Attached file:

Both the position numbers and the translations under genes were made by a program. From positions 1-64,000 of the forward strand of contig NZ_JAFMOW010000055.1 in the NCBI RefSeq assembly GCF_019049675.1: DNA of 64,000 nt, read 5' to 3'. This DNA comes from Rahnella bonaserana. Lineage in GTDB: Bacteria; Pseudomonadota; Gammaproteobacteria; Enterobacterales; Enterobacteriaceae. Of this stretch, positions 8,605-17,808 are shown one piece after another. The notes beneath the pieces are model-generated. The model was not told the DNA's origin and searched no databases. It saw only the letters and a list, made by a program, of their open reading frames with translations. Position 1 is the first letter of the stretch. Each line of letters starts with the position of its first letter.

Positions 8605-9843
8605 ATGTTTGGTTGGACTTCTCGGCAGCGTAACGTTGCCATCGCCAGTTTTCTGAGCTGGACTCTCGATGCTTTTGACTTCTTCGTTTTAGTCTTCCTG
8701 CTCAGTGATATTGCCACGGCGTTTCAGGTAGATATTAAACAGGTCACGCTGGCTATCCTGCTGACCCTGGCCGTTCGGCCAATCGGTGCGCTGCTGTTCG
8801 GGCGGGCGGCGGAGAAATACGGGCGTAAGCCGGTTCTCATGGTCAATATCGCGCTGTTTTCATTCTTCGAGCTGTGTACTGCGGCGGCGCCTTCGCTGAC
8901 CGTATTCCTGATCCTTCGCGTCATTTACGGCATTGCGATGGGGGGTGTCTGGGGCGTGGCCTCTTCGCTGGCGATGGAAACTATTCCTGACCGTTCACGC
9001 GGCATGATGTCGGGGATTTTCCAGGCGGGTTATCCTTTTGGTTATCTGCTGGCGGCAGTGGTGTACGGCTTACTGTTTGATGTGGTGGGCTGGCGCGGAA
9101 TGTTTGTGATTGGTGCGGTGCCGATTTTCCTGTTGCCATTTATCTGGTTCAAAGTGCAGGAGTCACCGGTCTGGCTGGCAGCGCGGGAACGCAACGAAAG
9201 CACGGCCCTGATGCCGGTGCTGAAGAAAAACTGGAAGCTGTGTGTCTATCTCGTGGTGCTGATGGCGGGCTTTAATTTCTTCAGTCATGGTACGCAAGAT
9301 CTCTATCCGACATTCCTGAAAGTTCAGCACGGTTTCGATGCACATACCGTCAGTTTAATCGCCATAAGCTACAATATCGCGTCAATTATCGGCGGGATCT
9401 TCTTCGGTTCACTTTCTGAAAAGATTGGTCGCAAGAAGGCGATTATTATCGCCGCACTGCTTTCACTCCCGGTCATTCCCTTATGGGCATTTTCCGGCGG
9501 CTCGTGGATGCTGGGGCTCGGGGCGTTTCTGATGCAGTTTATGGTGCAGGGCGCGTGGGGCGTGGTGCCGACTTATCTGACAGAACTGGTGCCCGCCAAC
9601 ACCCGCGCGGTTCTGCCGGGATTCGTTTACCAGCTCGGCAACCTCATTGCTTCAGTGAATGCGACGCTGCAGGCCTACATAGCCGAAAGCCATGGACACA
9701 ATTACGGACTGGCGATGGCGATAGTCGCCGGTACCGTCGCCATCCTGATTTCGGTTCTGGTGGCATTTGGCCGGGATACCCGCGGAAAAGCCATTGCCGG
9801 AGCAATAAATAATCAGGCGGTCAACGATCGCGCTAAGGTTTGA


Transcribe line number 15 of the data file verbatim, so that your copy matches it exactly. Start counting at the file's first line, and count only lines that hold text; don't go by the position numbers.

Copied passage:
9801 AGCAATAAATAATCAGGCGGTCAACGATCGCGCTAAGGTTTGA